How Earthquakes Bash Through 'Creeping' Faults
Although the risk is small, tsunamis are possible on the East Coast of the United States from a variety of sources, according to new research.
And as Hurricane Sandy showed, the region is completely unprepared for a major influx of water, said U.S. Geological Survey researcher Uri ten Brink.
The most likely source for an East Coast tsunami would be an underwater avalanche along the continental slope, according to research presented by ten Brink and others earlier this month at the annual meeting of the Geological Society of America in Charlotte, N.C. Ten Brink also outlined several other possible sources of tsunamis, including earthquakes and even collapsing volcanoes.
An offshore earthquake of magnitude 4.5 or above could cause submarine avalanches and create dangerous tsunamis with waves higher than 26 feet (8 meters), ten Brink told OurAmazingPlanet. Underwater canyons and bays could focus these waves and make them even bigger.
A 7.2-magnitude earthquake off the southern coast of Newfoundland in 1929 caused a large underwater landslide, creating a large wave that rushed ashore and killed 28 people on the island, ten Brink said. The waves were up to 26 feet high until some reached narrow inlets, where they grew to 43 feet (13 m), he said.
While the tsunami was catastrophic for Newfoundland, it created only small waves for most of the U.S. coast and didn't cause any fatalities there. That's typical of tsunamis from submarine landslides: They tend to be large for nearby areas but quickly taper off, ten Brink said.
While this is the only example of a tsunami near the East Coast in recorded history, there are plenty of areas along the continental slope — where the North American continent ends and drops into the Atlantic Ocean basin — at risk for these landslides, ten Brink said. [Natural Disasters: Top 10 US Threats]
Ten Brink and his colleagues are currently taking core samples of sediment from the submarine canyons along the continental slope, to find evidence of past landslides and how often landslides occur, he said. His team has been working for more than five years to map these submarine canyons with sonar to highlight areas most at risk of landslides, he added.
The Puerto Rico trench
The movement of tectonic plates beneath the ocean can create waves that travel much farther than those caused by submarine landslides, because they involve the movement of a much larger volume of water, with longer waves that don't quickly dissipate, ten Brink said. The most dangerous earthquakes are those at subduction zones, where one plate dives beneath another.
While the most infamous subduction zones are found around the Pacific Ring of Fire — such as the one that set off the massive 2011 Japan tsunami — there is indeed a subduction zone capable of creating tsunamis near the East Coast. In the northeast Caribbean, the area called the Puerto Rico trench features a subduction zone.
When the 2004 Indian Ocean tsunami hit, ten Brinks' group received funding from the U.S. government to study the tsunami potential of the Puerto Rico trench. Although its work is still ongoing, his group has found that much of the fault doesn't appear capable of creating an earthquake and tsunami large enough to cause big problems for the East Coast. But a tsunami originating there could cause significant destruction in the Caribbean. [Album: Monster Waves]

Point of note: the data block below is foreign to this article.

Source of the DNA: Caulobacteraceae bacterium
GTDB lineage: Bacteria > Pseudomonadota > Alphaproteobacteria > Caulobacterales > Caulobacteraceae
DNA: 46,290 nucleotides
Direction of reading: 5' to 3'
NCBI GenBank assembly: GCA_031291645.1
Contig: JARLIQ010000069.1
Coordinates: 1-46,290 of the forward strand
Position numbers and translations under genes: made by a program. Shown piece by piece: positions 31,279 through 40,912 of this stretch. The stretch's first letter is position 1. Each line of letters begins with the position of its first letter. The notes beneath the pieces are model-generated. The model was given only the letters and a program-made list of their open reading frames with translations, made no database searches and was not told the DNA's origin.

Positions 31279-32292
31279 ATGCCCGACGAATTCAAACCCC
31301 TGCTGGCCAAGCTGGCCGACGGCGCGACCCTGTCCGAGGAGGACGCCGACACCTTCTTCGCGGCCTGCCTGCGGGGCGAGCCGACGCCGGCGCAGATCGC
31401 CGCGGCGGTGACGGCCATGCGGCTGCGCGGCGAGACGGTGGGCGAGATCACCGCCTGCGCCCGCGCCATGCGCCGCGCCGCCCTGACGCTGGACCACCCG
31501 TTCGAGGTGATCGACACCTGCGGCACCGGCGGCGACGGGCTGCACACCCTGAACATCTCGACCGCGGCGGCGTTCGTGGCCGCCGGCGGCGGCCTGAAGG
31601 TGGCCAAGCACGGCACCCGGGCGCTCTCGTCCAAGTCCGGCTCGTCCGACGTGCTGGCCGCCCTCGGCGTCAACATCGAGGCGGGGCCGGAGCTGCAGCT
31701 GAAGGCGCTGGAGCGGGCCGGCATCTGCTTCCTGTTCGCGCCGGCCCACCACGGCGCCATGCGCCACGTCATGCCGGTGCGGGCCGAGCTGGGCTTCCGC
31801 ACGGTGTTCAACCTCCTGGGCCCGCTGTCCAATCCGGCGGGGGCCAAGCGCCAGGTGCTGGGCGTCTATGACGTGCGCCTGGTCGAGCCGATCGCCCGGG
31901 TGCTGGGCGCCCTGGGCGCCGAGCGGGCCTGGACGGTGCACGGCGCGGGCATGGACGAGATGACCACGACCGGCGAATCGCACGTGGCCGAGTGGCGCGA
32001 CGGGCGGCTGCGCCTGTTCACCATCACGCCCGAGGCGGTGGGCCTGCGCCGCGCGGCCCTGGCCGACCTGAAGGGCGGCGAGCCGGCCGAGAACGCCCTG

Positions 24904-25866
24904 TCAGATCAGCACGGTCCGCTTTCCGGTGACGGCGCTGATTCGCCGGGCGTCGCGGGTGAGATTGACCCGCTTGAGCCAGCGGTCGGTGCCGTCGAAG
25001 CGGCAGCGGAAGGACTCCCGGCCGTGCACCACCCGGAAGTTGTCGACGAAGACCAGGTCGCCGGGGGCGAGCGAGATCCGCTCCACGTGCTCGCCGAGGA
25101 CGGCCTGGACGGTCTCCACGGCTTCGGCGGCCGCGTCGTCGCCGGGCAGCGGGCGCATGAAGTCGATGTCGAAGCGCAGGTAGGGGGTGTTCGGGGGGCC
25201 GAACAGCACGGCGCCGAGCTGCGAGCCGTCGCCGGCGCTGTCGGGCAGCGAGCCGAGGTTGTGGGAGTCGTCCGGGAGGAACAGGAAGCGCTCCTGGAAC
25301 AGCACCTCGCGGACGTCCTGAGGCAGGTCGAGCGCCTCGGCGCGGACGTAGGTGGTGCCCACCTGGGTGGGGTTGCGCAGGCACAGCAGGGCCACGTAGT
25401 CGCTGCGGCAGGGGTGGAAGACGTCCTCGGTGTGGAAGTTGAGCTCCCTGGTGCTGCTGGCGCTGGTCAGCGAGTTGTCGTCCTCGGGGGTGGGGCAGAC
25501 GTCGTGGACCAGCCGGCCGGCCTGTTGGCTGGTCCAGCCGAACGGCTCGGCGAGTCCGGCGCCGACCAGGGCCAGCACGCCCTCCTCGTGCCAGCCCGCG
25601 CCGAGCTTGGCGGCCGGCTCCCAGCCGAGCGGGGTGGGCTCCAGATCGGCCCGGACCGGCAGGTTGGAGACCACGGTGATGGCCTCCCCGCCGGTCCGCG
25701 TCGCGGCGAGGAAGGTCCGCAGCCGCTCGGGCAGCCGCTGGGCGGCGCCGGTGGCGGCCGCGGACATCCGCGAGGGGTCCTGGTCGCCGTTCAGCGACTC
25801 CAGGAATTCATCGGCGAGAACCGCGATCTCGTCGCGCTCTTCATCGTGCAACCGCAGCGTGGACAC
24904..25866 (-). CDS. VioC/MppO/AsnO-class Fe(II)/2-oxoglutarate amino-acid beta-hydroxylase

University of Puerto Rico researcher Zamara Fuentes, who isn't involved in ten Brinks' research, said one quake in this region in 1918 created a tsunami that killed 116 people on Puerto Rico. Fuentes studies sediment cores around the Caribbean to look for evidence of past tsunamis. Based on historical records, the USGS says 27 tsunamis in the Caribbean have caused fatalities and extensive damage since the 16th century.
Risks across the Atlantic
Another possible source for East Coast tsunamis is the Azores-Gibraltar Transform Fault, off the coast of Portugal. One massive earthquake along this fault in 1755 destroyed most of Lisbon and created a tsunami recorded as far away as Brazil. It was barely noticed on the East Coast, however, ten Brink said. His group has created computer models that suggest underwater mountains west of Portugal helped reduce the impact of this tsunami by slowing the waves and disrupting their movement— and they could do the same thing in the future.
The nearby Canary Islands, off the coast of Morocco, also present a possible hazard. One large volcano on the island of La Palma, called Cumbre Vieja, could erupt, collapse and create a large tsunami capable of reaching the East Coast. A 2001 study suggested this series of events could send a 70-foot (21 m) wave crashing into the East Coast. But ten Brink said that study hasn't held up to subsequent review, and that the wave would be unlikely to exceed several feet in height by the time it reached North America. "I don't see it as a credible threat," he said.
The last possible tsunami source is a slow-moving fault north of Cuba, which has caused earthquakes in the past and possibly could create a tsunami that affected Florida and the Gulf Coast. Due to the current political situation, neither Cuban nor American researchers can conduct research in the area, he said.
To get a good idea of how often tsunamis from this or any source are likely to strike the East Coast in the future, ten Brink and others are trying to peer back in time — but much remains to be discovered. "There are more questions than answers at this point," ten Brink said.
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